College funds are being stripped from children to pay the family courts. Courts are appointing Guardian ad Litems and AMCs in Connecticut who had unlimited authority, total immunity, and could bill without limit. Parents were threatened with jail if they did not pay. This was the picture in Connecticut 3 years ago. This father decided that the state had gone too far. Watch this video to see what he did to get the law changed in Connecticut.

Peter Szymonik testified two years ago on a bill that he proposed to the legislators in Connecticut, SB 494. His testimony was persuasive and his bill was passed.

His argument was to:

  1. Break the corrupt bond between GALs and judges
  2. Remove financial incentives.
  3. Publish guidebook for GALs and eliminate the presumption that parents are invalid when a GAL is appointed.
  4. AMC and GAL defined as consultant fees rather than as child support
  5. Eliminate immunity and enforce accountability of GALs.
    1. His example was that the state of Maryland removed total immunity from GALs, replaced it with qualified immunity, and within 2 years all of the bad unethical GALs left the system. Arizona, California, and Florida, according to an OLR Research Report, also only have qualified immunity. This means that a GAL is “only liable if their negligence was wanton, reckless, or malicious.”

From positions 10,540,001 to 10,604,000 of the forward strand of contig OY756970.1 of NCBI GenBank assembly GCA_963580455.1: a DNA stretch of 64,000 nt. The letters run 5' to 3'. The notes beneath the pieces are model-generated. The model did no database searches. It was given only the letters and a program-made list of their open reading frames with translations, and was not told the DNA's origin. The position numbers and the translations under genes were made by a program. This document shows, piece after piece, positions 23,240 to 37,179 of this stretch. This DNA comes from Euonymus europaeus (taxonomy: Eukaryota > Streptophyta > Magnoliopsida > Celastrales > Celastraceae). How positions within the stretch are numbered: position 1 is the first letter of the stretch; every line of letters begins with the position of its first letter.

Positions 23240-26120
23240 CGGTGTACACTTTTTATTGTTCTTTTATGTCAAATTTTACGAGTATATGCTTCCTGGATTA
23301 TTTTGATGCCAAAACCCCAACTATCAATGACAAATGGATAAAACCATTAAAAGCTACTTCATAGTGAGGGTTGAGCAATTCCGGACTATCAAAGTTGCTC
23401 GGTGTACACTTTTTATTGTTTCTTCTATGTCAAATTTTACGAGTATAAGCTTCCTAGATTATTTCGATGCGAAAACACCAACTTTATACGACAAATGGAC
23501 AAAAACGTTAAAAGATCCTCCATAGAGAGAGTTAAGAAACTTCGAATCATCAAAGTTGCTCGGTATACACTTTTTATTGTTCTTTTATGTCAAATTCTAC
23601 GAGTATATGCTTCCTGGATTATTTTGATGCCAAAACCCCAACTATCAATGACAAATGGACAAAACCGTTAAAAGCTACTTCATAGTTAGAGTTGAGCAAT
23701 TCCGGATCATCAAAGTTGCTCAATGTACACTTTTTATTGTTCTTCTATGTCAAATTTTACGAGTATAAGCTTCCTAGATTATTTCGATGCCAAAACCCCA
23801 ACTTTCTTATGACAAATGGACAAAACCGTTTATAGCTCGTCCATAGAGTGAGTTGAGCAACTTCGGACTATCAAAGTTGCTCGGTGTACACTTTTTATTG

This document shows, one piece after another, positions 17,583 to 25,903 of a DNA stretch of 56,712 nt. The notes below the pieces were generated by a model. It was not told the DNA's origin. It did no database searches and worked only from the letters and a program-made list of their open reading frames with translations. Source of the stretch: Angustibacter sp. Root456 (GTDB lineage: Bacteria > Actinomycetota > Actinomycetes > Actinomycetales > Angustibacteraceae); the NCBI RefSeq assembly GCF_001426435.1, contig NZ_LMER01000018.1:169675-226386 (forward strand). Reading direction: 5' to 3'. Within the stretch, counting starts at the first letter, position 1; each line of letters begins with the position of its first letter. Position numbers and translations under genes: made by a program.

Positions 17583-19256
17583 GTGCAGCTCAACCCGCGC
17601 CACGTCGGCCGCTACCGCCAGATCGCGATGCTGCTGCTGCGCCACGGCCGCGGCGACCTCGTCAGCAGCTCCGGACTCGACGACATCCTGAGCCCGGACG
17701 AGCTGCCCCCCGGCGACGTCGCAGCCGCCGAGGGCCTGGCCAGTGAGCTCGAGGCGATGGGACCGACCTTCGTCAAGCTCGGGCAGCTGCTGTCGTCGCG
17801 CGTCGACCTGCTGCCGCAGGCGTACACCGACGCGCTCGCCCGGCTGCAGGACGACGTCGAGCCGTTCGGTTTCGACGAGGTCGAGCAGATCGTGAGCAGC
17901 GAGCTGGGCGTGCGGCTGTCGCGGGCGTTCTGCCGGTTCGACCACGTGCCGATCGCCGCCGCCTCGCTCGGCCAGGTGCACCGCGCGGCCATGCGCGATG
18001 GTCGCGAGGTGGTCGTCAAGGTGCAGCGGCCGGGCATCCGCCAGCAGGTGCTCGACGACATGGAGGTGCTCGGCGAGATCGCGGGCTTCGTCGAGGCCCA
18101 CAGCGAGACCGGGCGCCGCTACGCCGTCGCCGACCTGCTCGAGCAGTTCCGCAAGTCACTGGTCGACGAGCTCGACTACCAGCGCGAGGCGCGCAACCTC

2. Within 3 years, the average length and cause of custody cases in that state were cut in half.
  6. GALs should be mandated reporters of child abuse.

On May 8, 2014, this bill was signed by the Governor.

AN ACT CONCERNING GUARDIANS AD LITEM AND ATTORNEYS FOR MINOR CHILDREN IN FAMILY RELATIONS MATTERS.

To: (1) Provide greater clarity to court orders involving the appointment of counsel or a guardian ad litem for a minor child; (2) provide parties to a family relations matter with standing to remove counsel or the guardian ad litem for a minor child appointed in such matter; (3) enact new provisions concerning the payment of fees to counsel and the guardian ad litem for a minor child; and (4) require the Judicial Branch to develop a publication that informs parties to a family relations matter about the roles and responsibilities of counsel for the minor child and the guardian ad litem.

 


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